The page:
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Bizarre twist in the case of ex-IMF President Dominique Strauss by Eric Margois

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Mon dieu! The head spins. Crazy things happen in New York, but the latest bizarre twist in the case of French bigwig Dominique Strauss takes the cake.

Last Friday, US prosecutors revealed that the hotel maid who had accused former International Monetary Fund chief Strauss-Kahn of raping her in his hotel suite was a serial liar. She had lied about being raped to get into the US, lied on her tax returns, and lied on numerous other issues. It is unprecedented for prosecutors to discredit their own star witness. The government may have done so because of rumours that the defence, which had assigned a number of crack investigators to check into the maid’s background, was about to go public with the embarrassing information.

Strauss-Kahn (universally known as DSK) has now been released from house arrest under which he had to pay for an armed guard to watch him. His costs to avoid being locked up in New York’s ghastly prison gulag, Riker’s Island, was said to be $100,000 weekly. US prosecutors say they will still proceed with the case. So will the maid’s damage-seeking civil suit. But legal experts here say DSK is likely to be acquitted now that his accuser has been exposed as a liar and fraudster.

This incredible circus puts the US justice system on trial before the eyes of the world. The Wild West frontier arrest and treatment of DSK, the lynch-mob mood and his public humiliation make the US look like a nasty third world state. Getting the scalp of a famous Frenchman, not justice, was the goal of US prosecutors.

The judicial near lynching of DSK humiliated France. DSK was expected to win next year’s French presidential election. France’s current President, Nicholas Sarkozy, is highly unpopular with the public and looked almost certain to be defeated by DSK, if he had decided to quit as head of the IMF and run as the Socialist presidential candidate.

Until last Friday, France’s Socialists appeared doomed to defeat. Their assorted candidates induced sleep and yawn, not cheers of support. Sarkozy must have thanked his lucky stars when DSK was arrested on sordid charges that shocked and horrified France.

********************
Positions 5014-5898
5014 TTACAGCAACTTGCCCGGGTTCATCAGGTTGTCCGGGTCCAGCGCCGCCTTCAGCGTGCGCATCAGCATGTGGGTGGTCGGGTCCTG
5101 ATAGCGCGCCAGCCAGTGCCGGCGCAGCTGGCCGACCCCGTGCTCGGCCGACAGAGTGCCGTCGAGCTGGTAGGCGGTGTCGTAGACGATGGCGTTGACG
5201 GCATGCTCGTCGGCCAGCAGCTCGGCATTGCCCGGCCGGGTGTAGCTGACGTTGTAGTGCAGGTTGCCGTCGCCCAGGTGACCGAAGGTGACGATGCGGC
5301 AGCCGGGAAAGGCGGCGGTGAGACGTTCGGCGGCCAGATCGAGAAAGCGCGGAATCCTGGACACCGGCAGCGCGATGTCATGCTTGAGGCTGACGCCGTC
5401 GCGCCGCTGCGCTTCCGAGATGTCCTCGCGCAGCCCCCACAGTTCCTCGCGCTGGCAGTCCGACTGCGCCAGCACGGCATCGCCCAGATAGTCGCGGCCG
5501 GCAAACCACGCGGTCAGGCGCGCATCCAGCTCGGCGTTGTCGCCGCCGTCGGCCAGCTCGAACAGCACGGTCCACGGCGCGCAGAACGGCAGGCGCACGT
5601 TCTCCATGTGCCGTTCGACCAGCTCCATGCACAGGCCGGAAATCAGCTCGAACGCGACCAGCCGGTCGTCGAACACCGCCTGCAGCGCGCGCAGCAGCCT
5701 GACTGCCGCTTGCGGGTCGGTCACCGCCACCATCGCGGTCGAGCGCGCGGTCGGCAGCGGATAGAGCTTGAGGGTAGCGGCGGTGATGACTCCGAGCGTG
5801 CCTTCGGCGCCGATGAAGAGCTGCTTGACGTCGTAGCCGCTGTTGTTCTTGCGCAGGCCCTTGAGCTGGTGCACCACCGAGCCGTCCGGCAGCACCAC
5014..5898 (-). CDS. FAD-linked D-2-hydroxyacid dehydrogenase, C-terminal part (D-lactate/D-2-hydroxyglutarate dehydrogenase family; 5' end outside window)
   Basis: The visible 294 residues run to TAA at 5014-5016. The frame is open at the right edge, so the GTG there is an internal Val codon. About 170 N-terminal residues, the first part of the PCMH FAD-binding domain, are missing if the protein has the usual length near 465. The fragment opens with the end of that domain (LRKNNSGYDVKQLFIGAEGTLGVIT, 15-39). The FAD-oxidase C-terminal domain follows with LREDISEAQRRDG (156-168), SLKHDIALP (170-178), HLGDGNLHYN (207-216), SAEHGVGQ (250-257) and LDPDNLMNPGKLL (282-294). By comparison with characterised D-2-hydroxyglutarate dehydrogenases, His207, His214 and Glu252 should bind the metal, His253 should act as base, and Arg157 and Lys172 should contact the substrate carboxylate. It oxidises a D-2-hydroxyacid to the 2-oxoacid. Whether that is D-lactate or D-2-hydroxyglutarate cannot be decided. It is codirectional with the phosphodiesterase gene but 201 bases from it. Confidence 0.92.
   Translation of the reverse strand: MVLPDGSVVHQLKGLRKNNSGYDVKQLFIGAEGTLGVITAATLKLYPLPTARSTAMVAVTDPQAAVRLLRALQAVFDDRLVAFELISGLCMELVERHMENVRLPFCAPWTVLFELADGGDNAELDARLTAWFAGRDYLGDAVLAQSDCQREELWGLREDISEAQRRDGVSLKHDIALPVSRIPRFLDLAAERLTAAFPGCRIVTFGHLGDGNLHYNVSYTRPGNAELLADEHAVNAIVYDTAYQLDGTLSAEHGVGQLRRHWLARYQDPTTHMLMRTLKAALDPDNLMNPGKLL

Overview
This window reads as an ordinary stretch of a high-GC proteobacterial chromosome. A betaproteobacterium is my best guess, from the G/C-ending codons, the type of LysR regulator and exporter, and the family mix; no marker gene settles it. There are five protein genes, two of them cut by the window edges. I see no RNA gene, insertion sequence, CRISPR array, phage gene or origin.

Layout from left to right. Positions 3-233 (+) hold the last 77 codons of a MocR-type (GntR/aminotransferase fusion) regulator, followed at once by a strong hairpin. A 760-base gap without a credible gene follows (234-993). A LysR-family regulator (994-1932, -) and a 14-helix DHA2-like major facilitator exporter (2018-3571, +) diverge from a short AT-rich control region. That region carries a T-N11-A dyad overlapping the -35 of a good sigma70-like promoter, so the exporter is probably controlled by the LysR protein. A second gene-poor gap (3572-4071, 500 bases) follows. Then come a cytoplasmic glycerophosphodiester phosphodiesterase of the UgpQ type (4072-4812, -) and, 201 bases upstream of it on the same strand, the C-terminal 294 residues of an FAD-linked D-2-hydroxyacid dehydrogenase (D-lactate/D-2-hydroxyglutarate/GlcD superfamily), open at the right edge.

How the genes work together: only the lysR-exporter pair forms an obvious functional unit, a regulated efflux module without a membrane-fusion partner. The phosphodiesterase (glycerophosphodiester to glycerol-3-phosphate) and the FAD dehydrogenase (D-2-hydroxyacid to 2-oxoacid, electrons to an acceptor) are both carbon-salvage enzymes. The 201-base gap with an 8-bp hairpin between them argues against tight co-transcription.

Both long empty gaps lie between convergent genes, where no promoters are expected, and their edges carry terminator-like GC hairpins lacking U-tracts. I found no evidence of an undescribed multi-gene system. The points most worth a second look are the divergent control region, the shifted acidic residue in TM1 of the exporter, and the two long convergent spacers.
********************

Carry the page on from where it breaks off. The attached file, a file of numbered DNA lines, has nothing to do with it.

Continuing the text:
But now, in an amazing reversal of fortune, DSK may actually beat the wrap in New York and return to France. The able Christine Lagarde has replaced him at the IMF, relieving DSK the decision of staying on there or returning to French politics. France’s left is beyond elated by the impending collapse of the DSK trial. Not only have the ruinous charges against him been exposed as lies, but DSK may well emerge from the legal ordeal as a martyr. All France noted the dignity and courage with which DSK and his wife Anne Sinclair bore their public humiliation and the threats of 30 years in prison.

So if Strauss-Kahn escapes the legal quick sands in New York, he could quickly return triumphant to France and begin campaigning against President Sarkozy.

Many French will be convinced that their first impression after DSK was arrested – that he was victim of a nefarious political plot or financial shakedown – was correct. The finger of suspicion will point at those who could have benefitted from his humiliation and conviction.

If the chambermaid episode was indeed a plot, it was conceived and executed with great skill and daring. DSK’s notoriety as a satyr was artfully used to draw him into this honey trap. Paris has long been abuzz with tittle-tattle about his sexual escapades in private and public. We see the handwork of professionals. Angry feminists who claimed the maid was a victim of male sexism and oppression will be rightly embarrassed. Those males who claim that women are prone to untruths and fanciful accounts will feel vindicated.

More important, the US prosecutors who allowed this circus to occur should be fired and sent to North Dakota. America’s justice system is embarrassing and desperately needs to be elevated to civilised standards.

The skirt-chasing DSK is an unlikely model, but he may end up teaching the US a lesson in civilised behaviour and judicial caution that it badly needs.

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